Presentation on theme: "Where do Psychologists Fit?. Abstract The goal of this workshop is to educate graduate and undergraduate students about the diverse career opportunities."— Presentation transcript:
Abstract The goal of this workshop is to educate graduate and undergraduate students about the diverse career opportunities that a degree in psychology can lead to, and share tips for a successful career. Advice on enriching a CV and preparing for job applications will be offered. Presenters will outline the different domains where psychologists are active (academic, research, clinical, education, management, military, international organizations) and explore job opportunities in each area. A panel of psychologists from academia, clinical work, applied psychology and management, as well as various specializations such as education, forensics and international organizations will join in the discussion. The panel will share their career path and advice on ensuring a successful and fulfilling career in psychology. They will also answer questions from the audience. Issues discussed will include: getting ready for a career in a particular domain; facts and myths about psychologists in a particular area, as well as resources and networking. The workshop is meant to be an educational one; nevertheless we will strongly encourage discussion and questions from the audience.
Outline Panel of experts Putting together a tool box Psychology and International relief Choosing a path Academic route Clinical work Consulting and industry Social, Corrections, I/O, Clinical (Geriatrics), and Neuropsychology
Dr. P. Hausdorf email@example.com I/O Psychology PhD Human resources Management/Labour Relations, McMaster U. Dr. L. Sinclair firstname.lastname@example.org Academia/Social Psychology PhD. Social Psychology University of Waterloo Dr. D. Cotton cottonDH@csc-scc.gc.ca Corrections; Clinical Psychology; Neuropsychology Ph.D. Psychology, Queen's University Dr. C. Mackenzie email@example.com Research & Academic, Clinical psychology (geriatric population), Ph.D., Clinical Psychology, Queen’s University Dr. J. Mills millsJF@ csc-scc.gc.ca Correctional services; Consulting and Private Practice Ph.D. Psychology, Carleton University
Tool Box for Psychologists-to-be Collaboration and Networking – Take advantage of opportunities brought to you by your peers and supervisors – Get involved in professional organizations, student government and interest groups – Take opportunities to meet and discuss ideas with individuals who are active in the domains that you are interested in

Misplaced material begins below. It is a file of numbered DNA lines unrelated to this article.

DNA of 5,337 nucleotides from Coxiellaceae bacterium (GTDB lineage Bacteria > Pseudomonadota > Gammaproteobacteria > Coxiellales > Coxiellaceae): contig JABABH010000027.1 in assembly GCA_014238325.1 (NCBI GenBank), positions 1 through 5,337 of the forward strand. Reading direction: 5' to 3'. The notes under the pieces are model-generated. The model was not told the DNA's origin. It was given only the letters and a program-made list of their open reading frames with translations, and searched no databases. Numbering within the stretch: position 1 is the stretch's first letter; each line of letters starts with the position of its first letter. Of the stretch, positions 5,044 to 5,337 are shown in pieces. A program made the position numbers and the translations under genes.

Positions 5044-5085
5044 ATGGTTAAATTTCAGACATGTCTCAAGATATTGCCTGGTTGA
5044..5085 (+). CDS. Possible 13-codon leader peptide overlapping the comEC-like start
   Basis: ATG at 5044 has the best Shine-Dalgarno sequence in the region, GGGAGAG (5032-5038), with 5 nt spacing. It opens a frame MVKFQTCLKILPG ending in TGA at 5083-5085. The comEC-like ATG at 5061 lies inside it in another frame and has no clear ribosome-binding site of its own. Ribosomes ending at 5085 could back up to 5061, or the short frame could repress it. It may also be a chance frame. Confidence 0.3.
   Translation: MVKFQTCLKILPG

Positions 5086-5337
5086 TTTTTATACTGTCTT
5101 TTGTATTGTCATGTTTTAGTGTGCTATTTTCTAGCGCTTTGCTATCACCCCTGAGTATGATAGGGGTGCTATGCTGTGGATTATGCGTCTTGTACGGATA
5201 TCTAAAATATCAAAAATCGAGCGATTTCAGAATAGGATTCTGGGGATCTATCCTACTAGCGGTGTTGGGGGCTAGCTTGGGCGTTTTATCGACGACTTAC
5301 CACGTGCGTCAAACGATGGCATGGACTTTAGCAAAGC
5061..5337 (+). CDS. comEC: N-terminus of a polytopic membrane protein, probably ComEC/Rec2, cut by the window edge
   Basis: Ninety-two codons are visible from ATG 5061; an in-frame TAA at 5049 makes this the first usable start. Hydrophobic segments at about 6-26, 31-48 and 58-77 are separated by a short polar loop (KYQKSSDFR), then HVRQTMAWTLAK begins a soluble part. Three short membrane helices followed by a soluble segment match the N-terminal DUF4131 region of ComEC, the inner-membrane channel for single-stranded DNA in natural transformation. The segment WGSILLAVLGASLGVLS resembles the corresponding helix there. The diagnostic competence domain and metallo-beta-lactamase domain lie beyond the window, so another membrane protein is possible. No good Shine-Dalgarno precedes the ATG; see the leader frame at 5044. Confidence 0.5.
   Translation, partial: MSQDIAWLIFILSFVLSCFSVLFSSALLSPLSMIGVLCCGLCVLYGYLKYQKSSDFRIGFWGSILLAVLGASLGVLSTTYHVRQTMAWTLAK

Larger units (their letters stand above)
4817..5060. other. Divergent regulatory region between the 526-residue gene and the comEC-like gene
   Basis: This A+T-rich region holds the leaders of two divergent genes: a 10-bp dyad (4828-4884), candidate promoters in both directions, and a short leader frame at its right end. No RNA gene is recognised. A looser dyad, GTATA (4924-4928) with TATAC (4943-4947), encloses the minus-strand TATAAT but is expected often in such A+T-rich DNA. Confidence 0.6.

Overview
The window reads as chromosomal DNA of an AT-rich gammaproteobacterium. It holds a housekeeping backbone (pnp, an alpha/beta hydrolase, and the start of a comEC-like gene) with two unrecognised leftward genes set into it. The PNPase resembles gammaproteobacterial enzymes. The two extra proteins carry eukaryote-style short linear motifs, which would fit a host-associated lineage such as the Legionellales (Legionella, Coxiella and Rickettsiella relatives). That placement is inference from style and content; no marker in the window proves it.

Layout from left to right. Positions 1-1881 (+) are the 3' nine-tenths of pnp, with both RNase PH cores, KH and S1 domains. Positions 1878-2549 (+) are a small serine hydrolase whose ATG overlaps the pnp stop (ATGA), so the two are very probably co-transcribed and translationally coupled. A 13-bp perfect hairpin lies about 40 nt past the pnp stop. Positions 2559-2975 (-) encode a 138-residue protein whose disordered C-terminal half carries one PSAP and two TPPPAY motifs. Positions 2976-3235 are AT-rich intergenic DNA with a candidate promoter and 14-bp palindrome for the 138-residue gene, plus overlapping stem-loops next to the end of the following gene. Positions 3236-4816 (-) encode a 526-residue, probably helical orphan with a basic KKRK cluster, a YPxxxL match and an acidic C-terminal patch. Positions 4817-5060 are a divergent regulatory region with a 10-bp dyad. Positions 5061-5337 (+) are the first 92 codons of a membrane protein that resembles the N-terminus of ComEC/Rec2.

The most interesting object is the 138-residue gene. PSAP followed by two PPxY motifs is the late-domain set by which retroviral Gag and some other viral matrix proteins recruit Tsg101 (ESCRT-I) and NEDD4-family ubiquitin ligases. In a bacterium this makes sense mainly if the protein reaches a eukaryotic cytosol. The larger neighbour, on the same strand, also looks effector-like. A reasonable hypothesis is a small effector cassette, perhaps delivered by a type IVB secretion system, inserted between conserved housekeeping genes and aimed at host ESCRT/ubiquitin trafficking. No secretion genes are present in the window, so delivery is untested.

Tool Box for Psychologists-to-be Be a good departmental citizen Accept that you don’t know everything, and that you have a lot to learn Solicit advice from mentors Get involved in others research is possible Learn to be political at times Be flexible with your plans, ideas and interests
International opportunities for Clinical Psychologists Doctors Without Borders (MSF) Médecins du Monde Canadian Red Cross Canadian International Development Agency United Nations
Basic Requirements for employment Availability Team work Flexibility Stress management abilities Knowledge of two or more languages Prior experience in developing countries and trauma relief
Specific requirements for employment A Ph.D in Clinical Psychology from a recognized University 2 years of post qualification experience Prior experience in PTSD, trauma, or other related fields Prior experience in psycho-education, training, supervising and managing others
Things to Expect In addition, field workers need to be prepared to work in environments that are: Insecure –Thus limiting individual freedoms in terms of movement and local interactions; Unfamiliar – Therefore requiring open mindedness from field workers; Stressful –Which may affect your motivation to continue to work; Isolated –In that you have to put your personal life on hold for up to a year;
Get the word out! Form an interest group in International Psychology at your University; Advocate for the role of psychologists abroad; Encourage the accreditation of international practicum and internship placements; Invite speakers to give a talk on international topics for your Department; More resources are presented at the end of the presentation
Key Points from the Panel Persistence, persistence, PERSISTANCE! You will receive many more rejection letters than acceptance letters. Don’t let them discourage you, instead focus on your achievements and let those lead the way! Be a good departmental citizen Be involved, ask for help and offer help to your colleagues! Approach individuals who inspire you, and ask them questions: “Let me buy you a coffee! Let’s talk!” – Dr. Mills Do not take on more projects than you can handle Time management is priceless: ask your supervisor “when do you need this by?”, and schedule in specific reading and times.
Additional Resources International and Relief Psychology http://www.msf.ca/ http://www.redcross.ca/ http://www.medecinsdumonde.ca/ http://www.acdi-cida.gc.ca/ http://www.un.org/ Careers in psychology Davis S.F., Giordano, P.J., & Licht, C.A. (2009) Your Career in Psychology, Wiley-Balckwell, Oxford. Sternberg, R.J. (2007) Career Paths in Psychology: Where your degree can take you (2 nd ed). American Psychological Association, Washington D.C.
Thank you and good luck! Contact: rana.pishva @ queensu.ca